But everything changes when Prenna falls for Ethan Jarves.

Review: Ok, I'm of two minds about this one. One the one hand, I liked it. It was a quick read, and I liked Prenna and Ethan's relationship (for the most part). For the first half or so, I kept comparing it to Pivot Point and Split Second, in that it was a story about a community of outsiders who had to blend in to the Normal World while keeping secrets about their identities. And I liked The Here and Now's discipline better, and its Big Brother-ish vibe.

In the second half of the book, though, things fell apart a little bit. For starters, all of a sudden Prenna and Ethan are In Love?? After avoiding him for two years and doing her best to maintain emotional distance, now all of a sudden they flip a switch and they're soulmates? I'm a little skeptical that a teenage boy would put so much energy into pining over a girl who is a self-confessed "expert liar" and never tells him anything about herself.

Speaking of which, for a girl who's had Being Undercover drilled into her continuously for the past four years, she does NOT think on her feet. (Or at all, really. But I'm ok with a person being Book Smart and not Street Smart. Common sense, after all, usually isn't.)

Also, really? The security that's kept over them is based on lies and fear, sure. But they put together a group of people to migrate to the past based on finding people who were passionate about going back and preventing the plague... and then are surprised when those people try to change the past? Maybe you should have started with stupider people, is all I'm saying.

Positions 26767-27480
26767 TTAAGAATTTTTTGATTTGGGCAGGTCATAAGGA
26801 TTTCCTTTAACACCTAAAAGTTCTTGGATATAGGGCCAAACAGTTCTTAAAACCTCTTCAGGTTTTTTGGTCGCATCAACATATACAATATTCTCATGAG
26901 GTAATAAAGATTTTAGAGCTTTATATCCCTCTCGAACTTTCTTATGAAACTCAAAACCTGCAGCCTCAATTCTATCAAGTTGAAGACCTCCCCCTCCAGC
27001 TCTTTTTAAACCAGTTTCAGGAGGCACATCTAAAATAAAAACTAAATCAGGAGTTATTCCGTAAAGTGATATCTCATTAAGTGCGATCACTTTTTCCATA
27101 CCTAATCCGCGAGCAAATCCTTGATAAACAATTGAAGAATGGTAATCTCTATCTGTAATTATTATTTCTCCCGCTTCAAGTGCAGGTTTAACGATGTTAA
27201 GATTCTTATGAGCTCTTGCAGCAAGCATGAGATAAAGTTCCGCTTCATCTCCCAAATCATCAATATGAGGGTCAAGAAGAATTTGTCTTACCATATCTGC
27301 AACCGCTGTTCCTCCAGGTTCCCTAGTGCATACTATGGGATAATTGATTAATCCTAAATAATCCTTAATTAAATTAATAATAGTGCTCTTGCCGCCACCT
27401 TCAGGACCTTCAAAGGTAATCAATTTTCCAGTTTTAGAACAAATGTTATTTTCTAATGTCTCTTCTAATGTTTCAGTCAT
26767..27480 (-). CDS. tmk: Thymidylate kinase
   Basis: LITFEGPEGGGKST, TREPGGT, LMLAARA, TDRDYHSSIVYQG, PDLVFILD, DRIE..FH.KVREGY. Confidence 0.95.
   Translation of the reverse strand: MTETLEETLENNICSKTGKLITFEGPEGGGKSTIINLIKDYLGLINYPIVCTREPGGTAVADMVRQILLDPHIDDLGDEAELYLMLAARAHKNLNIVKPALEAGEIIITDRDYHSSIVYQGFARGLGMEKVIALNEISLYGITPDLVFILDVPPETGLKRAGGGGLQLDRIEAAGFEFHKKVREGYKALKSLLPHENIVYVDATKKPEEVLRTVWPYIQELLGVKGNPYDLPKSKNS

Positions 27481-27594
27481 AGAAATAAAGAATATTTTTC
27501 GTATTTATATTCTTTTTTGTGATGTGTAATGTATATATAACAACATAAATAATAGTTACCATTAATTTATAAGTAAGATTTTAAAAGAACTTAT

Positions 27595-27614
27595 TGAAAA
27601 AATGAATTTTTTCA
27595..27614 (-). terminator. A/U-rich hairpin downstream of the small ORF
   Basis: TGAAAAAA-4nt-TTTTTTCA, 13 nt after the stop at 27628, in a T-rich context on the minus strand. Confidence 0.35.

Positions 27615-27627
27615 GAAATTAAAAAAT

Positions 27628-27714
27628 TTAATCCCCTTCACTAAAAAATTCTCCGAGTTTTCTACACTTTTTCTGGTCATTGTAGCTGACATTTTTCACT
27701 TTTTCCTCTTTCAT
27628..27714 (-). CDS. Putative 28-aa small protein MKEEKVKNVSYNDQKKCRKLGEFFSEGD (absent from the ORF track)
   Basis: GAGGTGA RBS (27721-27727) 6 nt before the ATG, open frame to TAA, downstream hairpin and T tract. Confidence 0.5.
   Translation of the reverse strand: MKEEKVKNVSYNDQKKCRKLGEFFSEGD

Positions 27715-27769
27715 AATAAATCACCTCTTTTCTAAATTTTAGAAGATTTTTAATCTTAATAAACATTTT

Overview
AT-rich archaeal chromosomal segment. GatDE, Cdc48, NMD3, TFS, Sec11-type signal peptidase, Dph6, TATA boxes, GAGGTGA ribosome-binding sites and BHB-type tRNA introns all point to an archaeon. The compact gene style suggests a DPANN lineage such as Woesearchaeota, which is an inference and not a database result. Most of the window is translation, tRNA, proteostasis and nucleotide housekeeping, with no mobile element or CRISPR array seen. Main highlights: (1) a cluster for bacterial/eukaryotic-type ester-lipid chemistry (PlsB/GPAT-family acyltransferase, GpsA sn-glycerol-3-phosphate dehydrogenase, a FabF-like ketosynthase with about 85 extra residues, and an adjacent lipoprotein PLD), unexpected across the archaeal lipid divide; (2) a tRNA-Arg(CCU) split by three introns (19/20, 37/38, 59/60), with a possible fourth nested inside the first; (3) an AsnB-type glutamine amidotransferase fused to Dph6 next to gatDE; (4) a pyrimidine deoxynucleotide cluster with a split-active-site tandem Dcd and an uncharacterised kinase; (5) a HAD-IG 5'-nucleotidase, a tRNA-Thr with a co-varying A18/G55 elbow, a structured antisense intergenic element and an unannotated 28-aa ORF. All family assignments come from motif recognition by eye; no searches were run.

And the plot itself... confused me. I could follow it on its (fairly predictable) way, but a few plot holes bothered me, and I think a couple of things that don't have satisfactory explanations are camouflaged by time-travel paradoxes.

I felt like Brashares was trying to put a lot into the emotional impact of the book, which was fine, as far as it went. I liked her descriptions of Feelings; they worked ok. But without a solid narrative to hold them up, I just wasn't as invested in the feelings of the characters.

Goodreads Shelves: bechdel-test, fluffy, is-this-a-kissing-book, my-kind-of-woman, pretentious



Guest Review: Reboot by Amy Tintera

This review is brought to you by my amazing sister, Kelli. You can find her on her blog and on Goodreads.